Income Drawdown

A type of pension plan that allows you to draw an income directly from your pension pot

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This a special type of personal pension plan which you can transfer to after the age of 55 and after taking your 25% tax free cash you can take income payments (which are taxed at your marginal rate) direct from your pension pot.

In many ways, this is similar to taking an income direct from your bank or savings account (with some extra rules) and if you take more income than the interest or investment growth the value of your pension pot will reduce and at the extreme you could run the pot dry.

With pension drawdown you can take regular or ad hoc income payments directly from your pension pot. This means you keep control over your pension pot and have the flexibility to spend and invest your pension pot as you want.

It is important to remember, unlike an annuity, your income is not normally guaranteed and if you take too much income in the early years or if the fund does not increase in value as planned, you could end up with a lower income or even run out of money entirely.

There are no minimum or maximum income limits which means that up to 100% of the fund can be taken as an income payment and income payments can normally be taken at any time.

In practice, most people will either make regular income withdrawals to provide retirement income or a take series of ad hoc income payments to supplement their other retirement income in a tax efficient manner.

All income payments will be taxed at the recipient’s marginal rate of tax. Higher rate tax payers may be able to reduce their tax planning by spreading or phasing income payments if they will be basic rate tax payers in future years.

Your pension pot can be invested in a number of ways ranging from cash, bonds, equities and even property (you cannot invest directly in residential property).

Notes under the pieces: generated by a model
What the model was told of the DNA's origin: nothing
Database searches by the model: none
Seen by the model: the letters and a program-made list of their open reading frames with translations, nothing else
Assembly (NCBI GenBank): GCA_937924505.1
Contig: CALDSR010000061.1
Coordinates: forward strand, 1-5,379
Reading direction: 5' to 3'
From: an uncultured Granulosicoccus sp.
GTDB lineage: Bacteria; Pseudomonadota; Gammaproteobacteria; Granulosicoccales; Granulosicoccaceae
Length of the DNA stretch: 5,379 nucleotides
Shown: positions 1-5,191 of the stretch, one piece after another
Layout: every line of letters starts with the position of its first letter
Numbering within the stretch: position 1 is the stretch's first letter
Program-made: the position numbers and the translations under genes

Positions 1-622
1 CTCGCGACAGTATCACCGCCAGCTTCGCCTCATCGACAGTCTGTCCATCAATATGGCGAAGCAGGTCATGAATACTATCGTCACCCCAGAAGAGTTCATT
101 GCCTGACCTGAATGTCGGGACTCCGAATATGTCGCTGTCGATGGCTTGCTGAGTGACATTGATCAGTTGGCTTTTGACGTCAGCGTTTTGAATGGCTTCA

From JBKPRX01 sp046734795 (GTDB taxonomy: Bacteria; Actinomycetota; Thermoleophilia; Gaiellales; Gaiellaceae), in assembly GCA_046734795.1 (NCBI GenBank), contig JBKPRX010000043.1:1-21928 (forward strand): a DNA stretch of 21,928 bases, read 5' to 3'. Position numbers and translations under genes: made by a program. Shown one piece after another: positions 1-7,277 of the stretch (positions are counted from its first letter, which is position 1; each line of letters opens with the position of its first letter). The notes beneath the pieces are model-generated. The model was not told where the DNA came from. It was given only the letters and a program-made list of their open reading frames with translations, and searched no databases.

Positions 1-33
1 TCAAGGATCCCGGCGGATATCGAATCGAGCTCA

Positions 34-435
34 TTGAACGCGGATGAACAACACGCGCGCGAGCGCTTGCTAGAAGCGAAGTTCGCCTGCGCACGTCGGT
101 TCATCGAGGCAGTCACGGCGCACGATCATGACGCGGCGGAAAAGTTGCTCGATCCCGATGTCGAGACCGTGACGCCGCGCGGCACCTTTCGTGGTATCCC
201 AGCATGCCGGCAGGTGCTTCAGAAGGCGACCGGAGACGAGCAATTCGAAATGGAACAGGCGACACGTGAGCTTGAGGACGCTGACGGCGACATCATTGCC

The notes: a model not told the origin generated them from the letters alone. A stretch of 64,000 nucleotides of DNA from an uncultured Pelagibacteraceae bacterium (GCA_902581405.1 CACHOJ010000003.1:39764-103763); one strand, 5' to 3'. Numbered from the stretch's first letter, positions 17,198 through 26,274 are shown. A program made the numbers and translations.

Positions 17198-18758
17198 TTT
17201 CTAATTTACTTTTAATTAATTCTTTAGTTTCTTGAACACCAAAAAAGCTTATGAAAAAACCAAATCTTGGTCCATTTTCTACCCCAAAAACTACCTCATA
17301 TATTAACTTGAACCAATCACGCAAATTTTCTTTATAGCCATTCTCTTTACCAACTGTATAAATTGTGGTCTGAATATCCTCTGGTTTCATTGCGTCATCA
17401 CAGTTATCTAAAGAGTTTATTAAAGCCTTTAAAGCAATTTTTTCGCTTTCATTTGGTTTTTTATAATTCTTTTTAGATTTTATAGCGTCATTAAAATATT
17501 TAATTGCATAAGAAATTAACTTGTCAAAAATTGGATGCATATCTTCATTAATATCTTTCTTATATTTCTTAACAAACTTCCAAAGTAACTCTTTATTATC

A drawdown pension plan can be invested in a wide range of things including:

  • Cash accounts with banks and building societies
  • Pension funds from insurance companies
  • Unit trusts and onshore and offshore open ended investment companies (OEICs)
  • Investment trusts
  • Individual stocks and shares quoted on a recognised UK or overseas stock exchange Commercial property

It is very important to get the investment strategy right because the success or failure of a drawdown plan depends on the future investment returns. Invest wisely and you should be better off than by purchasing an annuity which provides guaranteed income but no flexibility. However, if you invest unwisely you may end up worse off than by purchasing an annuity and at worse you could run out of money.

After your death, any money remaining in your pension pot can be left to your beneficiaries.

Most drawdown plans offer three options following the death of the plan holder:

  • Pay the balance of the drawdown pot as a cash lump sum
  • Arrange flexi-access drawdown for beneficiaries (no income needs to be taken)
  • Purchase an annuity for selected beneficiaries, normally a spouse / partner

If the plan holder dies before age 75, all payments (cash or income) will be tax free, but if death occurs after age 75, any cash or income will be taxed at the marginal rate of tax payable by the beneficiary.

There are three types of beneficiary; a dependant, a nominee and a successor. A dependant is a spouse, civil partner, child under the age of 23 or someone who was financially dependent on the plan holder. A nominee is anyone nominated by the member and a successor is anyone nominated by one of the beneficiaries. In short, almost anybody can be nominated to be a beneficiary of a pension pot.

Although many people may choose to nominate their spouse or partner as a beneficiary, it is possible to nominate children or other family members or friends as beneficiaries and so the pension fund can be handed from one generation to another.

There is a lot to watch out for but by far the two most important things to keep an eagle eye on are:

  • The amount of income you take out – if you take too much income you could run out of income in later life
  • Where your drawdown is invested – if you take undue risk you could end up with a much smaller pension pot

These two things are intricately linked because of the sequence of return risks. Investing when you are taking income withdrawals is different to investing without taking income and this is because if the returns are low or negative in the early years you will erode your capital fast and it will be hard to recover from early losses.

When you take income from a flexi-access drawdown it will be a trigger event for the Money Purchase Annual Allowance (MPAA).

Although drawdown may seem easy to understand the risks are much harder to understand, especially if compared to the guaranteed income from an annuity.

Better Retirement have over 25 years’ experience of advising clients about annuities and pension drawdown and we will be pleased to provide you with more information or advice.